It’s hard enough to get 27 member states to agree unanimously on a seven-year, €1,000bn budget – as anyone following the latest EU summit wrestling match can attest. But completing an EU budget deal requires one more thing: the consent of the European parliament.

Martin Schulz, the German social democrat and parliament president, reminded EU leaders and the Brussels press pack of this fact on Thursday evening. In a mildly foreboding press conference, Schulz re-stated his threat that leaders should be prepared for MEPs to block any budget proposal that strays too far from the €1,033bn proposal submitted more than a year ago by the European commission, the EU’s executive arm.

“Yes, we are prepared to make savings, but we are not prepared to have the European Union budget simply amputated,” he said.

Schulz declined to say whether the latest €960bn proposal being considered by Herman Van Rompuy, the European council president, crossed the line from extreme weight loss to amputation. But he was clearly displeased. Read more

There have not been too many Greek success stories in Brussels the last few years. But one of them may have emerged on Wednesday after a landmark vote in the European parliament to overhaul Europe’s troubled common fisheries policy.

Many hands deserve the credit – from MEPs to environmental campaigners and fishermen, themselves. But near the top of the list must be Greece’s Maria Damanaki, the fisheries commissioner.

Damanaki got the ball rolling when she introduced her own proposal curb overfishing in 2011, and has worked tirelessly since then to keep the momentum going.

“I’m a big fan,” Richard Benyon, the UK fisheries minister, said in December. “I think she has driven the reform process in a very determined way.” Read more

The big question entering Thursday’s summit is whether Herman Van Rompuy, the European council president, can find the right balance between the UK’s demands for an austere long-term budget and France and Italy’s calls for a more robust one. The more Van Rompuy stretches toward the Brits and fellow budget hawks by reducing his proposal, the more those on the other side of the debate pull back. Eventually, the whole thing could snap.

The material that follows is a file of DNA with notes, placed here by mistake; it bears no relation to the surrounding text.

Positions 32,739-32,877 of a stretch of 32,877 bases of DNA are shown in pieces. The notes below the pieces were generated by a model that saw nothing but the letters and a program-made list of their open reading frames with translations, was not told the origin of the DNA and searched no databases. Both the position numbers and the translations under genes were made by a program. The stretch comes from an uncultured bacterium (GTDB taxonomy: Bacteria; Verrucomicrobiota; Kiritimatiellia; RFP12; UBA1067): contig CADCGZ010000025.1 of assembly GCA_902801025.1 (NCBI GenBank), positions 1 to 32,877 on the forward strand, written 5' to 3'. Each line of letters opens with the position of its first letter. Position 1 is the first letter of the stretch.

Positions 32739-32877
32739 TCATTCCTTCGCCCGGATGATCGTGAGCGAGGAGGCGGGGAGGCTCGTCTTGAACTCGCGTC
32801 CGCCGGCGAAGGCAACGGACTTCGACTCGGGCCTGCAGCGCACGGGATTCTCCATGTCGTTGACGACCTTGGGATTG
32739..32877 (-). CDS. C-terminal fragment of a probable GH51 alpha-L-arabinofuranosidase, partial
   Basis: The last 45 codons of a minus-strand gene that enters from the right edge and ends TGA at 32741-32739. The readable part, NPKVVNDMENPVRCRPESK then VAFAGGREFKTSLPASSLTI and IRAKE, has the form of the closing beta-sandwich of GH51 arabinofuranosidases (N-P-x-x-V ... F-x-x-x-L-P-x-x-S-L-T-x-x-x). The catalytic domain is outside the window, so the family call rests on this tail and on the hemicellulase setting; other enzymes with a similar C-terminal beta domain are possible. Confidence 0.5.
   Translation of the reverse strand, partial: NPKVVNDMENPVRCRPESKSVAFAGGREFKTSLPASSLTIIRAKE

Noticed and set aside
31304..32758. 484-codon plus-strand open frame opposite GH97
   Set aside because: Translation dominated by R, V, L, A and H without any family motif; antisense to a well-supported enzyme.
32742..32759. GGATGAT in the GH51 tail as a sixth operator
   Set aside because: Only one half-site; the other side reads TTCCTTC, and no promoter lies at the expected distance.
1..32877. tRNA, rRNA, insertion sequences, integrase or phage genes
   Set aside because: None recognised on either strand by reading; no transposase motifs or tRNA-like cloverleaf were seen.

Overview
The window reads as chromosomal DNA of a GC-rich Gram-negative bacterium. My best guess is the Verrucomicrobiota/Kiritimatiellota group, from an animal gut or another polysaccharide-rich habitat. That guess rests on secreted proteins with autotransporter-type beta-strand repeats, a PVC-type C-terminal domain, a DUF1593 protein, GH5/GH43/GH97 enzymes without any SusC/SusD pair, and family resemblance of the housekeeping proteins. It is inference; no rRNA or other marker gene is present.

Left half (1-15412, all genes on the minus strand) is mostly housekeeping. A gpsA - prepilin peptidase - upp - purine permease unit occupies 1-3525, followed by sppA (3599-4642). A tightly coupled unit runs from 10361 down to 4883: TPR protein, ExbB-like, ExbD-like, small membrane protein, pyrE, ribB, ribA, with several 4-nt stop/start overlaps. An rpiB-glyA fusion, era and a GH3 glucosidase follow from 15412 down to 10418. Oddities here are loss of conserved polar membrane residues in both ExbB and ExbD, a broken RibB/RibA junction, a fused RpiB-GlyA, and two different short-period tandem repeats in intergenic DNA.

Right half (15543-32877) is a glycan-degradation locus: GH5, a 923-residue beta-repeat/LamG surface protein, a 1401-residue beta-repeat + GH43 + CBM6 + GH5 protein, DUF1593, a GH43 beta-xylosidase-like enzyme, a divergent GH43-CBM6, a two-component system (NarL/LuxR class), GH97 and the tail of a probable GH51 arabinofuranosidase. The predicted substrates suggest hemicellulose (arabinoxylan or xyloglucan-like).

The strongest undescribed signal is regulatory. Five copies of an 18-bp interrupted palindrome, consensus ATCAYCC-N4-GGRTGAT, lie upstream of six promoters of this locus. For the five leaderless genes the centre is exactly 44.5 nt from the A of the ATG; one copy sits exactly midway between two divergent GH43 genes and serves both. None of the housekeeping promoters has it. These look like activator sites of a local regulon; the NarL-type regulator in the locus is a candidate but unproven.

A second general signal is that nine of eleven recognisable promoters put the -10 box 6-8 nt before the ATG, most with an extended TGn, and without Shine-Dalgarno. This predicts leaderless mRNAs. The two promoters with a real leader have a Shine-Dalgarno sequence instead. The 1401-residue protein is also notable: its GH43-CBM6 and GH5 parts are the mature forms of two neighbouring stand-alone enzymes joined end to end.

But on the eve of the big meeting, Van Rompuy may have found a clever way to give his budget more elasticity: By increasing the gap between budget commitments and payments. Read more

A plan to liberalise the EU sugar market, one of the most highly subsidised aspects of European agricultural policy, has been thrown into doubt after lawmakers rejected a proposal to end production quotas by 2015.

The European Parliament’s agriculture committee voted instead on Wednesday by a margin of 32 to 11 to extend the quotas until 2020. Some observers predicted they could last well beyond that.

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During his inaugural address on Monday, US President Barack Obama committed himself to a European priority that was shoved to the background during his first term in office: Fighting climate change.

“We will respond to the threat of climate change, knowing that failure to do so would betray our children and future generations,” Obama said. “Some may still deny the overwhelming judgment of science, but none can avoid the devastating impact of raging fires, and crippling drought, and more powerful storms.”

Those words were music to the ears of many in Brussels, who had assumed – wrongly, it turns out – that the White House was poised four years ago to join the EU’s campaign to forge an ambitious global climate treaty.